This conference paper discusses four well-documented definitions of net-zero energy: net-zero site energy, net-zero source energy, net-zero energy costs, and net-zero energy emissions, along with pluses and minuses of each.
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This paper describes how net-zero energy buildings will produce, during a typical year, enough renewable energy to offset the energy they consume from the grid.
This is the eighth in a series of white papers from Building Design+Construction magazine on the green building movement. It includes contributions from several sources, and focuses on zero and net-zero energy buildings and homes.
This paper introduces a classification system for net-zero energy buildings (ZEB) based on the renewable sources a building uses.
Case study about how the U.S. General Services Administration successfully renovated the historic Wayne N. Aspinall Federal Building and U.S. Courthouse. GSA’s goals were to preserve the building’s historic features, and achieve Zero Energy Building status. This case study provides an overview of how reducing plug load energy helped achieve the Zero Energy Building status.
Paul Torcellini, principal engineer with the U.S. Department of Energy’s National Renewable Energy Laboratory, discusses how we can achieve zero-energy buildings by integrating the cost of energy efficiency into design decisions. This is the first presentation captured from Ecobuilding Review’s 2014 Vision 2020 Sustainability Summit.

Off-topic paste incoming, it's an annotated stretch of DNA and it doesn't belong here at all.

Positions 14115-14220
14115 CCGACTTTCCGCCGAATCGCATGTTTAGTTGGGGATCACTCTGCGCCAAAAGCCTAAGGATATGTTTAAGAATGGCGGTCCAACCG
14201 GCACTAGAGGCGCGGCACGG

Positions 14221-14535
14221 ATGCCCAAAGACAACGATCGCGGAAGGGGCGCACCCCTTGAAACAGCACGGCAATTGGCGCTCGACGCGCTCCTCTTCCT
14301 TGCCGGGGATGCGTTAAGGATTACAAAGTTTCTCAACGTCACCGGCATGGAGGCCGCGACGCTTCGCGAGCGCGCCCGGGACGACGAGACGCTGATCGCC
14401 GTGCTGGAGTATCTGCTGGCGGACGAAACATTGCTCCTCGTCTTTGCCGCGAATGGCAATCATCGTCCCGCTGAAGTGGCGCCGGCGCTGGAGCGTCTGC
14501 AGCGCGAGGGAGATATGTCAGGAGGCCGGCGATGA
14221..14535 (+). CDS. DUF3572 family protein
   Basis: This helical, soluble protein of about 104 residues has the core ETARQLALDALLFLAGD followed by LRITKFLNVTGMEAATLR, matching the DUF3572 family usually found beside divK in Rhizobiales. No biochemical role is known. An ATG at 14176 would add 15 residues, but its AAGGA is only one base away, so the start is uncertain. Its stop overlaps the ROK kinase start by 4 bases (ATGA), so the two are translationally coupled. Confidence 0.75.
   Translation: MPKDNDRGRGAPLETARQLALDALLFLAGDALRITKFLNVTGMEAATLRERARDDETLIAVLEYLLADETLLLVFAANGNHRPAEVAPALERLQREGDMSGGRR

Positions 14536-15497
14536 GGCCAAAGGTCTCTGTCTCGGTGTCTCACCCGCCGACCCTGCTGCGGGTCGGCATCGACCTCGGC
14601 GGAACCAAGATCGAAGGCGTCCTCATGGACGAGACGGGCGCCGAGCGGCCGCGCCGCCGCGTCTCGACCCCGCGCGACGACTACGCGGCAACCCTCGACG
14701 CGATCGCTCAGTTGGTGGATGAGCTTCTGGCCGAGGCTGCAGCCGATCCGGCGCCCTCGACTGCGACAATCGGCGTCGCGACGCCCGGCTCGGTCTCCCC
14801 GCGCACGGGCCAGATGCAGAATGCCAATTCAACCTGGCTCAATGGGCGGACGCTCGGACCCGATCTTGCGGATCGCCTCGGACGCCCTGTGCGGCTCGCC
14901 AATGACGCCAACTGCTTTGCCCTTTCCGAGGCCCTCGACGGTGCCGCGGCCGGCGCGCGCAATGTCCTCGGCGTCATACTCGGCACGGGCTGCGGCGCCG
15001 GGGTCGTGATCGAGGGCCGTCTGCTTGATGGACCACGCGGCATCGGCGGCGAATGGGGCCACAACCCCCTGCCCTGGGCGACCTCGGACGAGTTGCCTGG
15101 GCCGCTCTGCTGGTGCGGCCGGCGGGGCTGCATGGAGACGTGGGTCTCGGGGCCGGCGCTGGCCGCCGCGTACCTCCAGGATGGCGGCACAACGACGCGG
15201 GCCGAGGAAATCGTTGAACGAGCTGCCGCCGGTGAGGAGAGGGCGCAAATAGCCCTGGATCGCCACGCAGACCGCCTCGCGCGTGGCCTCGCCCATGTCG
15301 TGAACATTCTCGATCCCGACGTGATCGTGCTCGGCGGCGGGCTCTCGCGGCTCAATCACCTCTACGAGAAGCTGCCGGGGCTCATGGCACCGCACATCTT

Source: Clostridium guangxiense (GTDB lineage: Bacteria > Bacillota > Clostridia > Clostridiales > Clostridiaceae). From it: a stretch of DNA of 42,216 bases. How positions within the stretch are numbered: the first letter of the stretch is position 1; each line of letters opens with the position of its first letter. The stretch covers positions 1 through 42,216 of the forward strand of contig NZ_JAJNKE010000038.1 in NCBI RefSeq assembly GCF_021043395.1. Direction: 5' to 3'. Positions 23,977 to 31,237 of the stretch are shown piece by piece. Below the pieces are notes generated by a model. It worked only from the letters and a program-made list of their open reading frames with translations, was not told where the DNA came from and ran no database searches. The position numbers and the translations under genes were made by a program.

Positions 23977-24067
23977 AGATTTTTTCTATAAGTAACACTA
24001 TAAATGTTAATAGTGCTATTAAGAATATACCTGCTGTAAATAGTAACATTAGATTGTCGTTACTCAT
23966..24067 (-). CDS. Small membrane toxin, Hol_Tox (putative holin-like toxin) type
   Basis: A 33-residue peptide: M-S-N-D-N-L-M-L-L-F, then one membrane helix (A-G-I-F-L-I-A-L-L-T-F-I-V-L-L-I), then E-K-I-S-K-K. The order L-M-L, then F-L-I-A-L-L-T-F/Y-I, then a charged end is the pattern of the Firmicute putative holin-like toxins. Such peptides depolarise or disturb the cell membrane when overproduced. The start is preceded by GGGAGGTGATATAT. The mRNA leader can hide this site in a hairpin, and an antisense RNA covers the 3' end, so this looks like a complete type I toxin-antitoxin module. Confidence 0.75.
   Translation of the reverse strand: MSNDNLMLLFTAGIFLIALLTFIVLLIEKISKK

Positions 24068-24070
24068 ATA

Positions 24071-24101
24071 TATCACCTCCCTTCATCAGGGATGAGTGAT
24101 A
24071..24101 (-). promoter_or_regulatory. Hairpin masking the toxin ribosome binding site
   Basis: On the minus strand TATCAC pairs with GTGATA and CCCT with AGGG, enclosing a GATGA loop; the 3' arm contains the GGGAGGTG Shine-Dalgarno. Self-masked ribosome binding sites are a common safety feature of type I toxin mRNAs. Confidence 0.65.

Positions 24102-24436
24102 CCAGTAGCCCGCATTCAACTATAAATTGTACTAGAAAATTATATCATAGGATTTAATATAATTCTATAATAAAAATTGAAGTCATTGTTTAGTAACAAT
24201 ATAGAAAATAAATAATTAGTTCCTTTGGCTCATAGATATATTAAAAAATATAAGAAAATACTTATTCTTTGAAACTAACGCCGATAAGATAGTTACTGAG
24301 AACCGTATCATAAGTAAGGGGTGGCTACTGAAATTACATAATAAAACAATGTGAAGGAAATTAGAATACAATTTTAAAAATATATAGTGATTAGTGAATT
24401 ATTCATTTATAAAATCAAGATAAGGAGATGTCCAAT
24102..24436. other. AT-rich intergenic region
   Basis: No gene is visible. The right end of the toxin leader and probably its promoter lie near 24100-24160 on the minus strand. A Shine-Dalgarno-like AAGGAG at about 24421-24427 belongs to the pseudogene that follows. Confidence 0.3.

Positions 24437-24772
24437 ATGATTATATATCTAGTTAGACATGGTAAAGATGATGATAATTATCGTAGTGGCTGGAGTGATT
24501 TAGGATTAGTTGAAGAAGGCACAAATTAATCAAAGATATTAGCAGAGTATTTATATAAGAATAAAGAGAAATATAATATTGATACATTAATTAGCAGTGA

The U.S. Department of Energy’s National Renewable Energy Laboratory is devising a new design-build project delivery model for fast-tracked, net-zero energy building. The process is progressive, performance-based design-build.
Low energy or high-performance buildings form a vital component in the sustainable future of building design and construction. Rigorous integrated daylighting design and simulation will be critical to their success as energy efficiency becomes a requirement, because electric lighting usually represents a large fraction of the energy consumed. We present the process and tools used to design the lighting systems in the newest building at the National Renewable Energy Laboratory (NREL), the Research Support Facility (RSF). Daylighting had to be integrated with the electric lighting, as low energy use (50% below ASHRAE 90.1-2004) and the LEED daylight credit were contractually required, with a reach goal of being a net-zero energy building (NZEB). The oft-ignored disconnect between lighting simulation and whole-building energy use simulation had to be addressed, as ultimately all simulation efforts had to translate to energy use intensity predictions, design responses, and preconstruction substantiation of the design. We present preliminary data from the postoccupancy monitoring efforts with an eye toward the current efficacy of energy and lighting simulation methodologies.
A presentation on a definition framework for Net Zero Energy given at the NASA Net-Zero Energy workshop June 5-6, 2012.